Also consider including outbound links to videos that demonstrate examples of a successful sales interaction. This is an improvement over including a bunch of sales scripts, which lack personality.

You also want to make sure your staff understands any software or digital systems you have in place to support your sales process. This includes top CRM software, like Salesforce or Freshworks. If you want to learn more, you can read our review of Salesforce or our Freshworks review.

Step 5: Describe your business model.

It’s also important to equip your team with the knowledge it needs about your business as a whole. Do you run a brick-and-mortar business or an e-commerce business?

If you run a physical store, explain your location strategy, real estate profile and how you stock inventory. If you run an online business, provide a site map of your website and detailed instructions for finding products online.

Step 6: Communicate why you sell.

Your salespeople aren’t just selling your products; they’re selling your company too. Provide a complete company history in your sales manual, and outline your mission statement and values.

At this point, you might consider giving a rough draft of your sales manual to key members of your team and asking them to provide feedback. Your initial drafts should be interactive since you want to make sure your sales team is getting everything they need from the manual.

Ask for feedback not only on the information included, but also on the length and format. Do your employees find it easy to read? Is it easy to locate important information? Is the length appropriate, or is the sales manual too long or too short?

Step 7: Manage who sells.

A complete sales manual should also include information on human resources procedures. This includes sales-specific policies on hours, travel, expense reporting and compensation. This information is especially important if your team works on commission.

What are the benefits of a sales manual?

Having a well-thought-out sales manual provides your business with a variety of benefits:

  • It keeps employees on the same page. A sales manual can help keep new and seasoned employees on the same page. It ensures your messaging is consistent across all of your employees, eliminating confusion when multiple people are dealing with prospects.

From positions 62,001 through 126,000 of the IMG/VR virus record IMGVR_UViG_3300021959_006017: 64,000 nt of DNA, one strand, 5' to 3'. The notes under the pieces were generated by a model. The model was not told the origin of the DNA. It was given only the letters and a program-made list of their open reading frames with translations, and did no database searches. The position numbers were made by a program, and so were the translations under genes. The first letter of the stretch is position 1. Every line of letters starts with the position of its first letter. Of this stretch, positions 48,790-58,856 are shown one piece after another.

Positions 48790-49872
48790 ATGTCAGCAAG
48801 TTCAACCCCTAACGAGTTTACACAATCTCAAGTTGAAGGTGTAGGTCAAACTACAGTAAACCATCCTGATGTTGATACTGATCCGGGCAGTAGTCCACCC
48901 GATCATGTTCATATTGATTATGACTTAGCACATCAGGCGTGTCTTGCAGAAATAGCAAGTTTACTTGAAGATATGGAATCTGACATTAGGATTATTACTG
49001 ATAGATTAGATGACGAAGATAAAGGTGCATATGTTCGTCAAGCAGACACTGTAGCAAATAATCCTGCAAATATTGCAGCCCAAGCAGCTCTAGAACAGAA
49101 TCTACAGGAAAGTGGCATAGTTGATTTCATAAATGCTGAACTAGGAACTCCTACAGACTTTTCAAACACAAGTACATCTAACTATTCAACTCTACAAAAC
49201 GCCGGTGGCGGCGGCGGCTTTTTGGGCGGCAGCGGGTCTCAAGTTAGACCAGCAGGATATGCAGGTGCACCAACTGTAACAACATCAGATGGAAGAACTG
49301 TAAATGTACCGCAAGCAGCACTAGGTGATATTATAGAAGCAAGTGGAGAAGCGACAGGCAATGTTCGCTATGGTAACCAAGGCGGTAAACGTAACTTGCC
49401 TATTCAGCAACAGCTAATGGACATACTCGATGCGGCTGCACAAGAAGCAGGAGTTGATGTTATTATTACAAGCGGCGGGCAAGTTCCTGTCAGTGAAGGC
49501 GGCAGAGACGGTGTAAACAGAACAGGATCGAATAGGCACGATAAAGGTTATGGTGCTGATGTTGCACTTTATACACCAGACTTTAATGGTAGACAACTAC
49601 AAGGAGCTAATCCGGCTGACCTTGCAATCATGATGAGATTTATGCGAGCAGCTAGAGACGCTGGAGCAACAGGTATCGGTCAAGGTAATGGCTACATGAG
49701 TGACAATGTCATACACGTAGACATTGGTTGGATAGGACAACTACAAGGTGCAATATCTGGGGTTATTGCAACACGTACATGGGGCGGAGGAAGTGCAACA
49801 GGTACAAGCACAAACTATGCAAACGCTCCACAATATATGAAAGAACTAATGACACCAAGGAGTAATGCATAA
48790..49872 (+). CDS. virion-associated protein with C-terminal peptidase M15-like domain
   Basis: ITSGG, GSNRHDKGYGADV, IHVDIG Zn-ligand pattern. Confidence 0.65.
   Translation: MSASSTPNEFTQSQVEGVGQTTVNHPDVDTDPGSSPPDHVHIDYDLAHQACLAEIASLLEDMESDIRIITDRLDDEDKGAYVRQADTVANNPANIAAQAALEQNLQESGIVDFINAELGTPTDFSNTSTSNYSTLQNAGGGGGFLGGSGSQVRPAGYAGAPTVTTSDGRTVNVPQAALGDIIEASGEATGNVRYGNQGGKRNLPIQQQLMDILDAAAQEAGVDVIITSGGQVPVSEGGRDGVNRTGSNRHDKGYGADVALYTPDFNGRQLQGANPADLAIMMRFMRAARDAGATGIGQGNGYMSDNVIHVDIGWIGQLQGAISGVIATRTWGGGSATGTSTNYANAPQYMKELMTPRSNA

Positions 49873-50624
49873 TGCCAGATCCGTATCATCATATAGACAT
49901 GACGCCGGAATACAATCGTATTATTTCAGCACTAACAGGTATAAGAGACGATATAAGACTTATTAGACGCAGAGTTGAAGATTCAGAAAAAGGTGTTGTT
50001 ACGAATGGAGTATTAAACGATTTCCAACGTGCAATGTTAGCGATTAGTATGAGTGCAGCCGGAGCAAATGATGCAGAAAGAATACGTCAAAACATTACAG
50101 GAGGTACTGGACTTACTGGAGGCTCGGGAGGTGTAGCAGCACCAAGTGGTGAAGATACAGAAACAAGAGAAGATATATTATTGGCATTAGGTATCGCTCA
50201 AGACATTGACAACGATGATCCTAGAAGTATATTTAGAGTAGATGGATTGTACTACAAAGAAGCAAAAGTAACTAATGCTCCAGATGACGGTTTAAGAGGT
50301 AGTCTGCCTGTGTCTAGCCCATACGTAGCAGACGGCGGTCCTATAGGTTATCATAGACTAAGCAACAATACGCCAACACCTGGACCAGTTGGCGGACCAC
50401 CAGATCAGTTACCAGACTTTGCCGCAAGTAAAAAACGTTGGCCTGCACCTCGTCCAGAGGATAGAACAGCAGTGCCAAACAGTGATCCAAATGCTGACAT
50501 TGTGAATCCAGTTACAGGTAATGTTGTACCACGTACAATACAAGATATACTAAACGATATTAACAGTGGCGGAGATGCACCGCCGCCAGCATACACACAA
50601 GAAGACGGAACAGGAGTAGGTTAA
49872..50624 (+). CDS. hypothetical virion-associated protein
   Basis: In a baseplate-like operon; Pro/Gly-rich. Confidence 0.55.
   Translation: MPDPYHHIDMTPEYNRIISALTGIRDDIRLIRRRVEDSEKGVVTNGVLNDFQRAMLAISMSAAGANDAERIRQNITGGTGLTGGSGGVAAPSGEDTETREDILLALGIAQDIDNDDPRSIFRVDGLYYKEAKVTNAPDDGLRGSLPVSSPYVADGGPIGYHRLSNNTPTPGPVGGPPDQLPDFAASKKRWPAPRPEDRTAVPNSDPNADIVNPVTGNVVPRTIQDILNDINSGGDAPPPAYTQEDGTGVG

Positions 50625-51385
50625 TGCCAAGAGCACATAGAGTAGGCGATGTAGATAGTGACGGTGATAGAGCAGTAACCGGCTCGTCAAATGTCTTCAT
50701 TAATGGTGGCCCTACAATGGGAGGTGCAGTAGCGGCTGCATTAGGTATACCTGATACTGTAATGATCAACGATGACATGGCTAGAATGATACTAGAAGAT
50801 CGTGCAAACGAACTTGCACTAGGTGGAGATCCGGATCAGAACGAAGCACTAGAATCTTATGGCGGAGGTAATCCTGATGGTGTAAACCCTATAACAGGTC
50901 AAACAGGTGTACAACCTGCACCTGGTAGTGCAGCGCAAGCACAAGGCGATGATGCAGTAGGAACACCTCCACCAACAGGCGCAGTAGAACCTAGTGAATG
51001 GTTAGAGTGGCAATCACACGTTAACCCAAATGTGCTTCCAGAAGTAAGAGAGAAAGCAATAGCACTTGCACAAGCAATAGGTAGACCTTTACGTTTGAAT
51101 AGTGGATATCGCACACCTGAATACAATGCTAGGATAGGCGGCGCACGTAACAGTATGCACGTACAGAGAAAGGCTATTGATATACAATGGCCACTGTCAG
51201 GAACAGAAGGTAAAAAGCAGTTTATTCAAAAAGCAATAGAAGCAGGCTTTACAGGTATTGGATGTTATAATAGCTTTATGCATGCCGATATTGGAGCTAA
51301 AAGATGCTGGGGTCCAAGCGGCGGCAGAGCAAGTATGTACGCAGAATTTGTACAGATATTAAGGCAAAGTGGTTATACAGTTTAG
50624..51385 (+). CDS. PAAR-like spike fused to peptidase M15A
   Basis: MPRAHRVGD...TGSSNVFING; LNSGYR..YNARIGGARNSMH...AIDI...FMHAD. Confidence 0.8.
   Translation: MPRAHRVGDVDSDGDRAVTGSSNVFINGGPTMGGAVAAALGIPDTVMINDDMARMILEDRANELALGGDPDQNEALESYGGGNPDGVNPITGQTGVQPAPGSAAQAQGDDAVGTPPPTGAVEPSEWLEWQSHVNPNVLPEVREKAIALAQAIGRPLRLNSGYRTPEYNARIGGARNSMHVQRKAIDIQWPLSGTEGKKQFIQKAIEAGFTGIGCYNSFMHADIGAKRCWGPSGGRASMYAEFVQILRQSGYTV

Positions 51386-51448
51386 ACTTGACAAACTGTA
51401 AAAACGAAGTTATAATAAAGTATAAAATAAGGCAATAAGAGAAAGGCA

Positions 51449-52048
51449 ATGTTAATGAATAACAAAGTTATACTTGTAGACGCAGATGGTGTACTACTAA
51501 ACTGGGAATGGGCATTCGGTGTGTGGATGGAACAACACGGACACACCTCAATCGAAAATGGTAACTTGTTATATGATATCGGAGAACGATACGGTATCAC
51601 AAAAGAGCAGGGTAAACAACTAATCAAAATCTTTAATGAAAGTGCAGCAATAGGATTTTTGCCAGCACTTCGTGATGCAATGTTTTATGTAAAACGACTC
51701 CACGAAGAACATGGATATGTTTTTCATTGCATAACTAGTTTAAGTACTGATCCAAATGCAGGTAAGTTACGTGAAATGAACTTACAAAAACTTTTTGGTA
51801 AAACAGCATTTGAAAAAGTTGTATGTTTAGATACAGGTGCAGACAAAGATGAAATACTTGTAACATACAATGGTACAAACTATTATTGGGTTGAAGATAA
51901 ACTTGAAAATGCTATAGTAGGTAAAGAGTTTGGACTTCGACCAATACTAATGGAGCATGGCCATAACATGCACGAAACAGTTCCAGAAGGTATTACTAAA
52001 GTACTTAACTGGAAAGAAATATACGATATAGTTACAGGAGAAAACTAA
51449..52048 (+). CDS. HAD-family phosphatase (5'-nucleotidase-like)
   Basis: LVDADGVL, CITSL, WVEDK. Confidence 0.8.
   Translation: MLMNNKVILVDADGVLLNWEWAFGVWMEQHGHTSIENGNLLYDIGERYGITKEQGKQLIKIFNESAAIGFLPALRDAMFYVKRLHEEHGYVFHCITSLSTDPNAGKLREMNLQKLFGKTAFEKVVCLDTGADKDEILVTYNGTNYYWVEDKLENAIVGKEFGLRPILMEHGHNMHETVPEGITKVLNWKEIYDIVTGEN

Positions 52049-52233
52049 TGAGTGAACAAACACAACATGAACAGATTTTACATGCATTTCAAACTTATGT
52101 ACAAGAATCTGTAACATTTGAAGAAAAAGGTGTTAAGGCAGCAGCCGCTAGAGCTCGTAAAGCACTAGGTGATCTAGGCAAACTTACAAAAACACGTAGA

• It aligns your sales team with company priorities. A good sales manual helps members of your sales team see how their efforts benefit the rest of the company. By creating a repeatable process that all of your sales staff can follow, you’ll improve your onboarding and strengthen company culture.
  • It improves sales and marketing alignment. The manual can also educate your sales reps on your marketing goals and initiatives. This understanding helps promote better sales and marketing alignment.
  • It equips your sales team with the tools it needs. A proper manual gives your sales reps the tools they need to close deals and turn prospects into buyers. Your reps will understand how to overcome rejections and speak to your company’s value proposition. Over the long run, this will help you increase your sales and thus your bottom line.

Although it can be a tedious process, be thorough when drafting your sales manual. The effectiveness of your sales manual can have a major impact on your company’s overall success.

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Written By: Jamie JohnsonSenior Analyst & Expert on Business Operations
Jamie Johnson has spent more than five years providing invaluable financial guidance to business owners, leading them through the financial intricacies of entrepreneurship. From offering investment lessons to recommending funding options, business loans and insurance, Johnson distills complex financial matters into easily understandable and actionable advice, empowering entrepreneurs to make informed decisions for their companies. As a business owner herself, she continually tests and refines her business strategies and services. Johnson's expertise is evident in her contributions to various finance publications, including Rocket Mortgage, InvestorPlace, Insurify and Credit Karma. Moreover, she has showcased her command of other B2B topics, ranging from sales and payroll to marketing and social media, with insights featured in esteemed outlets such as the U.S. Chamber of Commerce, CNN, USA Today, U.S. News & World Report and Business Insider.